Contexto: Standing in the presence of the Unknown, all have the same right to think, and all are equally interested in the great questions of origin and destiny. All I claim, all I plead for, is liberty of thought and expression. That is all. I do not pretend to tell what is absolutely true, but what I think is true. I do not pretend to tell all the truth.
I do not claim that I have floated level with the heights of thought, or that I have descended to the very depths of things. I simply claim that what ideas I have, I have a right to express; and that any man who denies that right to me is an intellectual thief and robber. That is all.
„books—there is a good kind of a book and a bad kind of a book. I am not to assume that you are all ill acquainted with this; but I may remind you that it is a very important consideration at present. It casts aside altogether the idea that people have that if they are reading any book—that if an ignorant man is reading any book, he is doing rather better than nothing at all.“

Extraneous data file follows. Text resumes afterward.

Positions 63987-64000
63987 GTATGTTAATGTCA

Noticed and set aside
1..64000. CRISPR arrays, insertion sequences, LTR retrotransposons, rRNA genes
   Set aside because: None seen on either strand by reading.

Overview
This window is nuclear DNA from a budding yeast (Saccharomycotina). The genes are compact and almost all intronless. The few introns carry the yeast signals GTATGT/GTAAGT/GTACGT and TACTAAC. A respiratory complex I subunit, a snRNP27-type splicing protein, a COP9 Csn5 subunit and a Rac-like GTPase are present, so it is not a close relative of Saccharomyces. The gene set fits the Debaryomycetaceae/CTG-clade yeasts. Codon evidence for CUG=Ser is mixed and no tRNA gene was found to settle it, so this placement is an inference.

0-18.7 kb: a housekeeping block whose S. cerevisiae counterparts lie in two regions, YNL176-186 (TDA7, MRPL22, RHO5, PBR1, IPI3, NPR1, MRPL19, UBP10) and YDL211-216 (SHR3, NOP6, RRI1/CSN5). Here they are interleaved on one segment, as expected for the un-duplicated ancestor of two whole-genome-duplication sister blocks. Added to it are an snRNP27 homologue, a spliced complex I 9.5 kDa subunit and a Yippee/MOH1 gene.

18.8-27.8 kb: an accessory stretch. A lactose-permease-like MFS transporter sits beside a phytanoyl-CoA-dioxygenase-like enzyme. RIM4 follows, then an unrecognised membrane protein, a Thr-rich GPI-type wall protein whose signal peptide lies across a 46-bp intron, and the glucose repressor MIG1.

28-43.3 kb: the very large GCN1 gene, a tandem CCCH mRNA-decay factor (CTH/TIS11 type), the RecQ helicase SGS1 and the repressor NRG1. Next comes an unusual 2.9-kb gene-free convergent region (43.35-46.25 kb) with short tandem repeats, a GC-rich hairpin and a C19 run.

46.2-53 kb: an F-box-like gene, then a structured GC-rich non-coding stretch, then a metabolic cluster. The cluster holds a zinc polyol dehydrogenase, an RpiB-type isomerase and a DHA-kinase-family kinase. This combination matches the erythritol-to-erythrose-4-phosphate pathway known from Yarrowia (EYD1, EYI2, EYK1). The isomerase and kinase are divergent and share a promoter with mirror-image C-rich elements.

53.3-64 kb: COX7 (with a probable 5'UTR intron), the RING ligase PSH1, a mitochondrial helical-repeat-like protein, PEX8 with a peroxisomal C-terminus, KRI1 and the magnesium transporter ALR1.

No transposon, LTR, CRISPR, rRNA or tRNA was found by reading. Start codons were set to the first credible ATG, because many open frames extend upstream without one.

— Thomas Carlyle Scottish philosopher, satirical writer, essayist, historian and teacher 1795 - 1881
1860s, On The Choice Of Books (1866)
— P. L. Travers Australian-British novelist, actress and journalist 1899 - 1996
The Paris Review interview (1982)
Contexto: I never wrote my books especially for children. … When I sat down to write Mary Poppins or any of the other books, I did not know children would read them. I’m sure there must be a field of “children’s literature” — I hear about it so often — but sometimes I wonder if it isn’t a label created by publishers and booksellers who also have the impossible presumption to put on books such notes as “from five to seven” or “from nine to twelve.” How can they know when a book will appeal to such and such an age?
If you look at other so-called children’s authors, you’ll see they never wrote directly for children. Though Lewis Carroll dedicated his book to Alice, I feel it was an afterthought once the whole was already committed to paper. Beatrix Potter declared, “I write to please myself!” And I think the same can be said of Milne or Tolkien or Laura Ingalls Wilder.
I certainly had no specific child in mind when I wrote Mary Poppins. How could I? If I were writing for the Japanese child who reads it in a land without staircases, how could I have written of a nanny who slides up the banister? If I were writing for the African child who reads the book in Swahili, how could I have written of umbrellas for a child who has never seen or used one?